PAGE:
Huer Missus

For as long as we can remember (though do bear in mind that often I can’t even remember what I had for breakfast the same day 🙂  ) Shana and I have been playing each other at Scrabble and, more recently, Lexicon.

The trouble with playing too intensively though, is that sometimes you can sort of go blank, albeit temporarily.

I blame all those notorious two-letter words that Scrabblers find essential. Poor Shana was left scratching her head a few weeks ago, agonising over whether one particular word was permitted. She even spelled it out to see if that might help.

“S-O. No I’m not sure. I’ll have to look it up.”

“Of course it’s allowed,” I said.  “It’s ‘So’, the well known conjunction, as in the sentence ‘I didn’t score enough points, so I lost the game’.”

“Oh, that ‘so’,” said Shana. “Sorry. Forgot.”

“Easily done,” I said, pencilling a quick note on the back of the scoresheet for future reference.

The other major problem with word games is that sometimes you want to look something up, either for an exact definition, or for its interesting etymology. And it’s so easy to get sidetracked and end up reading the dictionary instead.

Sometimes though, that’s when you discover fascinating words. Like tonight’s Word of the Evening: ‘Huer’.

Here’s what the dictionary tells us. A huer is, and I quote: ‘A pilchard fisherman’s lookout man’. Apparently, a huer would stand on a clifftop and would signal to his fisherman friends on their boat at sea, where shoals of herring or pilchards could be found. For some reason it’s easier to spot them at a distance rather than when you’re sailing right next to them.

Anyway, huer was never on the list of options during careers advice day at school back in the Dark Ages. Shame that, because if it had been I might have found my lifelong vocation.

Advertisements

The Wonder Game

We are currently taking a break from our regular evening games of Scrabble because something mysterious emerged from the cupboard on our upstairs landing.

Yes, I know it all sounds like some far-tetched Hallowe’en frightfest (could it be a hidden zombie had secreted itself up there and then crept out and devoured our Scrabble board?) but the truth is more mundane. I was busy pootling in the upstairs cupboard a while ago, rearranging the dust (as you do 🙂 ) when I found Lexicon, an old word game that Shana had kept from donkey’s years ago and half-forgotten. Apparently it was games manufacturer Waddingtons’ first ever offering, after which they managed to snap up Monopoly (and the rest is history, as they say).

Shana’s edition of Lexicon dates back to the late 1950s, although she would not have acquired it till the ’60s or ’70s.

Lexicon has proved to be easy to grasp, highly addictive, faster paced than Scrabble, and with an emphasis not on scoring highly but on getting rid of your cards by making longer words rather than lots of little two-letter ones. Whoever is left holding unused cards must add their values together and take that as their score. First to score a hundred is the loser.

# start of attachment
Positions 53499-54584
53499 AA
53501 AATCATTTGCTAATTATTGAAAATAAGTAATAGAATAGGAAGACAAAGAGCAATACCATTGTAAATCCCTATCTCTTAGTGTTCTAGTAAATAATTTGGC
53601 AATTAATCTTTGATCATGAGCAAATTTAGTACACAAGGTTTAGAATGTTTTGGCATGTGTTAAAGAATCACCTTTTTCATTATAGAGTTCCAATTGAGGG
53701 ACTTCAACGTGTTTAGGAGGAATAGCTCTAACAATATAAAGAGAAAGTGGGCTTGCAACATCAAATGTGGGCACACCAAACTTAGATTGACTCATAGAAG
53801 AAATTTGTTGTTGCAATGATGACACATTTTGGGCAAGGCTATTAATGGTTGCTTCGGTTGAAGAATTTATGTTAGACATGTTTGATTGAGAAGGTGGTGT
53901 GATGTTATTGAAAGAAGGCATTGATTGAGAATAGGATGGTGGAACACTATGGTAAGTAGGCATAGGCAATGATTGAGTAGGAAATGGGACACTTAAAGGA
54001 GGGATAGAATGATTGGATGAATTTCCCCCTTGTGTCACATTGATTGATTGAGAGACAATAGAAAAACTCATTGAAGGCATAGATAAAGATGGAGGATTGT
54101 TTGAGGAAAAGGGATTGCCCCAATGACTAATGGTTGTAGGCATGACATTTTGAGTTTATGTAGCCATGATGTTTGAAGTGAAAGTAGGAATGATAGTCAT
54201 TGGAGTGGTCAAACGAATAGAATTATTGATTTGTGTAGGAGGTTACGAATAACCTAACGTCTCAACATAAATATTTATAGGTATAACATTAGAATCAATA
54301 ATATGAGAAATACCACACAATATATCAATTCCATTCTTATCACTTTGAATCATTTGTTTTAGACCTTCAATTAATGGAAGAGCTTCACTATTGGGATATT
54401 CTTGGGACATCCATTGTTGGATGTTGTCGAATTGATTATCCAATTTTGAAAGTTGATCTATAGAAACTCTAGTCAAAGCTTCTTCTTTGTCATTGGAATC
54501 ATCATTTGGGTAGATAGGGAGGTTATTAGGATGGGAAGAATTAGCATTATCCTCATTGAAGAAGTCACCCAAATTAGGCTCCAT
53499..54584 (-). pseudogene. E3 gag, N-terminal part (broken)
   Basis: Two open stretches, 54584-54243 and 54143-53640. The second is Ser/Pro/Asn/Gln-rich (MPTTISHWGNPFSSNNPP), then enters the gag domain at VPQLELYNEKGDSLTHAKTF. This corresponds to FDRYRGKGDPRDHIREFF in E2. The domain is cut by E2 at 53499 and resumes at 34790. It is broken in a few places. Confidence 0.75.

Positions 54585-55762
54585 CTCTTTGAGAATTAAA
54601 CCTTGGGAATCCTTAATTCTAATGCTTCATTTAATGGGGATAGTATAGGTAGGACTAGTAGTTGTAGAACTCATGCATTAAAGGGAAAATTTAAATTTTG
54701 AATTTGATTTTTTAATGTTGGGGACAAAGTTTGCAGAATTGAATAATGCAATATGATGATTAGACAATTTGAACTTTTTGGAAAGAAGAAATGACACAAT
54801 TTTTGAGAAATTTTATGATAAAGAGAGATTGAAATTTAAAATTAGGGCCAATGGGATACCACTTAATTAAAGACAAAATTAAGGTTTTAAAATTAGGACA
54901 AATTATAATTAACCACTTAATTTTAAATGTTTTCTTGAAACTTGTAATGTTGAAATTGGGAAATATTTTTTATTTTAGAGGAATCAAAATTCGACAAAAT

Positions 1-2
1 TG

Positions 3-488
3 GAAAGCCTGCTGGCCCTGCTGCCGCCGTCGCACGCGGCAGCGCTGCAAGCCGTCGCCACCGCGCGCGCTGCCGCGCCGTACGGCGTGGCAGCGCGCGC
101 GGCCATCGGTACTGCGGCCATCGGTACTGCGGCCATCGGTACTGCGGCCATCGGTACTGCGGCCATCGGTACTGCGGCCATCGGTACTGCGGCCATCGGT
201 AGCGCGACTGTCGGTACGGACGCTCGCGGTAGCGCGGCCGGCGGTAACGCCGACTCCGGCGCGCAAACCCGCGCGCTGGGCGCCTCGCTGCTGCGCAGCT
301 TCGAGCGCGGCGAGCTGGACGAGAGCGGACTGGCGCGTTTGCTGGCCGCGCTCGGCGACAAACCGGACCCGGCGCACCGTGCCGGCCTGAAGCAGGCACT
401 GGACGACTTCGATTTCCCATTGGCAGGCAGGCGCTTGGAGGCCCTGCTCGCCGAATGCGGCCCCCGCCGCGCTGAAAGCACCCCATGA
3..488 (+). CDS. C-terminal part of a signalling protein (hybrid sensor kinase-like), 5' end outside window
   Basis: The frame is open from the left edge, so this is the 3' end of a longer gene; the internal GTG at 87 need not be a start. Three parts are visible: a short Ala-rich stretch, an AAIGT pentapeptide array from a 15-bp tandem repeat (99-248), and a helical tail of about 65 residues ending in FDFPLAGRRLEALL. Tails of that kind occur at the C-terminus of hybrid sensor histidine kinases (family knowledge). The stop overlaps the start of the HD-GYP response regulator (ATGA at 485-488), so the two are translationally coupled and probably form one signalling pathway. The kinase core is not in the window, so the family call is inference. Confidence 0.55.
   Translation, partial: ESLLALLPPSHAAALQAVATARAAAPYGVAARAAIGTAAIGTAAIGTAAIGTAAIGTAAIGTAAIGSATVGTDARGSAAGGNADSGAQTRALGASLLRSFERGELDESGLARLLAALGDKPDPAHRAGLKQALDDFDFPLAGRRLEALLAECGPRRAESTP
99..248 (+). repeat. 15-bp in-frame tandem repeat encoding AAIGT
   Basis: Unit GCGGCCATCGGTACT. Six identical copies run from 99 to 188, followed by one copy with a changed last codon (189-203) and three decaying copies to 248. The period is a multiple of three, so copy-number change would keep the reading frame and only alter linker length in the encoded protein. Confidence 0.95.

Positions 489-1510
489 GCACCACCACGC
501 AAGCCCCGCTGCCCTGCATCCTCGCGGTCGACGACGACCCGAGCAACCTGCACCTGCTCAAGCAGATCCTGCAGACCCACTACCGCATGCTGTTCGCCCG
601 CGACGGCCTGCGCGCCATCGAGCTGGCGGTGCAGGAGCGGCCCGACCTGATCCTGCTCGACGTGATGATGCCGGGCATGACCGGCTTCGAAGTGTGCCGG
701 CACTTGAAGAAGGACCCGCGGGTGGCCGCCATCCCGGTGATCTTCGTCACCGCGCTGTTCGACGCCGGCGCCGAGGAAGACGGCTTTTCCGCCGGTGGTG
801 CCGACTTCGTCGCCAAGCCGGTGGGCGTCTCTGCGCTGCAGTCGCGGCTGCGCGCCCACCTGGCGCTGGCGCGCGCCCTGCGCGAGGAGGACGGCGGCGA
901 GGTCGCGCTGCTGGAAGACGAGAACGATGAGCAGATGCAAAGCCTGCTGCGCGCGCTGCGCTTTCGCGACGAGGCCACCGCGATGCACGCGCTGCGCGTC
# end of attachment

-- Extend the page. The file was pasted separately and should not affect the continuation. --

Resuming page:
We are fine with the words, but we do forget who is supposed to be dealing. Shana came up with an ingenious solution: whoever is the dealer takes a pair of artificial holly berries joined by a short length of wire. (These are a leftover from a festive project we were working on a year or two ago.) We have dubbed these the ‘dealer bobbles’. And, as if you have not had enough excitement already today, feast your mince pies on these 🙂

lexicon5

Lexicon letter distribution info follows for anyone who wants to compare and contrast Lexicon with Scrabble.

Lexicon uses a pack of 52 cards

Letter x   Quantity =  Value
A x 4 = 10
B x 1 =  2
C x 1 =  8
D x 1 =  6
E x 4 = 10
F x 1 =  2
G x 1 =  4
H x 3 = 8
I x 4 =  10
J x 1 =  6
K x 1 = 8
L x 3 = 8
M x 1 = 8
N x 1 = 8
O x 3 = 8
P x 1 = 8
Q x 1 = 4
R x 3 = 8
S x 3 = 8
T x 3 = 8
U x 3 = 8
V x 1 = 6
W x 3 = 8
X x 1 = 2
Y x 1 = 4
Z  x 1 = 2
MASTER x 1 = 15 (This card is like the blank in Scrabble and can represent any letter the player chooses. But if you get stuck with it, it will cost you a hefty fifteen points!)

 

Oxford comma saves Beatles from tribble hell

Until tonight, I was always in two minds about the Oxford comma. Sometimes, I realised, it could be useful to clarify matters. But that didn’t mean you had to be fanatical about using it all the time. Then I picked up ‘Turn Off Your Mind’, Gary Valentine Lachman’s excellent, absorbing history of occultism in the 1960s. And found this in the preface:

As a kid in the States in that turbulent decade, ‘the sixties’ for me meant Marvel Comics, Conan the Barbarian, The Man From U.N.C.L.E., James Bond films, the Beatles on The Ed Sullivan Show and Star Trek – in a word, great pop culture.

“I never knew the Beatles had appeared on Star Trek,” I said. Shana agreed that the lack of an Oxford comma in the appropriate place did indeed make the passage ambiguous. Maybe, though, the Fab Four’s moptop haircuts were used as extras in episodes featuring the dreaded tribbles. How come we missed that one!

By the way, bonus points to anyone who spotted that ‘great pop culture’ is in fact three words, not one. But I have to say, you are being a bit harsh, because the book is a first class read. Anyone who has yet to read it, go get a copy pronto.